After an emergency hearing, justices have decided that severely ill, Charlie Gard, should not be allowed to receive experimental medical treatment.
The Supreme court rejected the appeal earlier today, which was made by the parents of 10-month-old Charlie, who has mitochondrial depletion syndrome, a rare disorder that affects the genetic building blocks that give energy to cells.
Chris Gard and Connie Yates hoped to persuade judges that he should be kept alive so they could take him to the US for alternative treatment.
Both the high court and the court of appeal had previously ruled that life support treatment at Great Ormond Street children’s hospital in London should be stopped, and that Charlie should be allowed to ‘die with dignity’, the Guardian reports.
Chris and Connie want Charlie to receive the experimental treatment in America in the hope it may save his life.
The couple launched a fundraising appeal to help pay for doctors’ bills, the figure has topped £1.3m with more than 83,000 people making donations.
Richard Gordon QC, told the court:
The issue is whether the state has the power to intrude on decisions the parents have made in order to mandate that child’s death before it might come to an end.
We say there’s a boundary beyond which the state cannot simply go without the strongest justification.
These are model parents trying to do all they possibly can for the benefit of their child. Their view on what is best for Charlie differs from the court.
The couple had said they may appeal to the European court of human rights in Strasbourg if they lost at the supreme court
Great Ormond Street doctors had been continuing to provide life-sustaining treatment pending the court’s decision.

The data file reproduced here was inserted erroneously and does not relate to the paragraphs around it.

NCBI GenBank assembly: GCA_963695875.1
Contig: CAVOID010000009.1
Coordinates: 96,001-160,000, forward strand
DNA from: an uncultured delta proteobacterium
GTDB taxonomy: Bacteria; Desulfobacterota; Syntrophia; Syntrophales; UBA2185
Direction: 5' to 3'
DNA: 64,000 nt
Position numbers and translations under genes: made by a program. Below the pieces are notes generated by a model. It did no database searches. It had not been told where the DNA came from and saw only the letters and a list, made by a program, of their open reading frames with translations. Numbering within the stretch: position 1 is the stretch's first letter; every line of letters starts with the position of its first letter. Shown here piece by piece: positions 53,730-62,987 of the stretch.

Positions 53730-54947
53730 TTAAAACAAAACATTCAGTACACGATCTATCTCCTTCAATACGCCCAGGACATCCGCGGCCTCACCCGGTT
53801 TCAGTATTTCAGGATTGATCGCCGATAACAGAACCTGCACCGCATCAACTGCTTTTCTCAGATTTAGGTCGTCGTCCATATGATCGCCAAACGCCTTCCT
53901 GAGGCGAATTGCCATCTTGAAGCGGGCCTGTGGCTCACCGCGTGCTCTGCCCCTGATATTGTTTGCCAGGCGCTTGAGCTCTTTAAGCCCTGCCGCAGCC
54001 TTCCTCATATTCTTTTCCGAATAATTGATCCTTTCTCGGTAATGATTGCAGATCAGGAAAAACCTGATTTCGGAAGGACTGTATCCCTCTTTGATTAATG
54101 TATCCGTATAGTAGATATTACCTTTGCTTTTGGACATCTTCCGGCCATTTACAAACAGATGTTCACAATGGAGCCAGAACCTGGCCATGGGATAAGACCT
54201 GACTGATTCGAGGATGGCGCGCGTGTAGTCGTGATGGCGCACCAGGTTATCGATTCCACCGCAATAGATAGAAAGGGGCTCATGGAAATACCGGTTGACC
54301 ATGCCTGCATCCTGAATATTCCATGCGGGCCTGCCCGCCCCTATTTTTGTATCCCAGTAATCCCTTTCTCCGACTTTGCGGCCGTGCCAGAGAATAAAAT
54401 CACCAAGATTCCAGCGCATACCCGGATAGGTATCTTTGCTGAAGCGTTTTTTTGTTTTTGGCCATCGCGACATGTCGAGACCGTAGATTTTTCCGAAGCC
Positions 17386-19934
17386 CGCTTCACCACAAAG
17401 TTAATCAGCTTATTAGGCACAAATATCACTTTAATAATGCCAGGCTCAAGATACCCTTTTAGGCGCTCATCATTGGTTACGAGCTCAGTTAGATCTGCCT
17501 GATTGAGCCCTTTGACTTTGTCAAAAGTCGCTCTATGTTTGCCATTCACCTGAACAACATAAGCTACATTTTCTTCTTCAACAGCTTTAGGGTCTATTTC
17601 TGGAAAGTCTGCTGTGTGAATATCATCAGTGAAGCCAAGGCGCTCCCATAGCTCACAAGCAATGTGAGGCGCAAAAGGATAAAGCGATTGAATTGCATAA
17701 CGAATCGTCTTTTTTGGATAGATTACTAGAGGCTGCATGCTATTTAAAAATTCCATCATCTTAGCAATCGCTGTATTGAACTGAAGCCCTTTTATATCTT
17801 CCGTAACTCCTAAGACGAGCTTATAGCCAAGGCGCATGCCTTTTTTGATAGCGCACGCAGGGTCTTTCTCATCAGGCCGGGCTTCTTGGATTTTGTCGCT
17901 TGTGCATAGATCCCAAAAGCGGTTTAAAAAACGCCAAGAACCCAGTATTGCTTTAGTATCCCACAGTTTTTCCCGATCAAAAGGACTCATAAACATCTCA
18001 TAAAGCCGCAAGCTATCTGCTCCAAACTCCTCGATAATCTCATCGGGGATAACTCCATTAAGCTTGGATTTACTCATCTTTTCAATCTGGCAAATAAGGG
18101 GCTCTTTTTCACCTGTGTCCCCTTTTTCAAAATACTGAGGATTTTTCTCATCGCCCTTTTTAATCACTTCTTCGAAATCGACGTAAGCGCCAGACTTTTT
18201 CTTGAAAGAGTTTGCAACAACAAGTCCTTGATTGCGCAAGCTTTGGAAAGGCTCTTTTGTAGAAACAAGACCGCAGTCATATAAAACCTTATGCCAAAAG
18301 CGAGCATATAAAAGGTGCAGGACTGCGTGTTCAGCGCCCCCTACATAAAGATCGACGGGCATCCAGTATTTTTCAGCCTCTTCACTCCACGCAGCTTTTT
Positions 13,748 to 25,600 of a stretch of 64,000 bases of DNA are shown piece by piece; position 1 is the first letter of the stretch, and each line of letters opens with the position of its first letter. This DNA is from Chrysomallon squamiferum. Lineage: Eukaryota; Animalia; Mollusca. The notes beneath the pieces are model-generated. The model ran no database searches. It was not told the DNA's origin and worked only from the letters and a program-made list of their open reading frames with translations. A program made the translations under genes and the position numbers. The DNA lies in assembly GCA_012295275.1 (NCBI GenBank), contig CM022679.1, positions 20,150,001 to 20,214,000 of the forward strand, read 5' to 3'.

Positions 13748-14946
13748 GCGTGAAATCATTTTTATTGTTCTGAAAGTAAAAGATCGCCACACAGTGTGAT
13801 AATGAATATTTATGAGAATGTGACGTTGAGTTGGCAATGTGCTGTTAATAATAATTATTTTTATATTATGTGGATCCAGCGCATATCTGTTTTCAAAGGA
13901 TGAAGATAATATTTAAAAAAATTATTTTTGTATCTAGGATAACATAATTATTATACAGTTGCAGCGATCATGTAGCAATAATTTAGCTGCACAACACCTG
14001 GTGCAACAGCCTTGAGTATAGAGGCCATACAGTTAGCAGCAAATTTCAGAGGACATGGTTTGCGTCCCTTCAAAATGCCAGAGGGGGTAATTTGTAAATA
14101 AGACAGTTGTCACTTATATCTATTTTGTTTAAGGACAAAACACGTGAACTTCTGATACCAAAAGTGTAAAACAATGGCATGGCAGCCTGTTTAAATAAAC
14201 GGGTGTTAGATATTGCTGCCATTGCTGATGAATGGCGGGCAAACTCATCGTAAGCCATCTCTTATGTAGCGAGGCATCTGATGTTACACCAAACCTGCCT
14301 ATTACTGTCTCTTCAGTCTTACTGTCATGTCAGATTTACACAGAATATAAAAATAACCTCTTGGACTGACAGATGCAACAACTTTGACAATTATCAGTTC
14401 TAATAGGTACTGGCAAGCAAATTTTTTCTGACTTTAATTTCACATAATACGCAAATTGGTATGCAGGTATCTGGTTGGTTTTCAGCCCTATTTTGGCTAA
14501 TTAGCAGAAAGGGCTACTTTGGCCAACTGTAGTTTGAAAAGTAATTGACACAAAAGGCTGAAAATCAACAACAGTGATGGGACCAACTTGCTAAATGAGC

Katie Gollop QC, for Great Ormond Street hospital, told the court:
There are children whose conditions we cannot cure and whose conditions we cannot ameliorate. It happens very often and the parents of that child don’t want to look back later and think there might have been something they could have done for this child which they left undone.
The parents are deemed to be … the sole and only determiner of what can happen. It’s dangerous and it’s power without end.
The courts have heard that Charlie can only breathe through a ventilator and is fed through a tube. In the family division of the high court, Mr Justice Francis said he had made his decision with the ‘heaviest of hearts’ but with ‘complete conviction’ that it was in Charlie’s best interests.
All of Charlie’s treating doctors at Great Ormond Street are agreed that Charlie has reached the stage where artificial ventilation should be withdrawn, that he should be given palliative care only and that he should be allowed to die peacefully and with dignity.
Charlie has been served by the most experienced and sophisticated team that our excellent hospitals can offer.
Charlie’s life support machine will continue until Friday at 5pm to give Chris and Connie a chance to hear if they can take their case to the European Court of Human Rights, the court said.
So, so sad.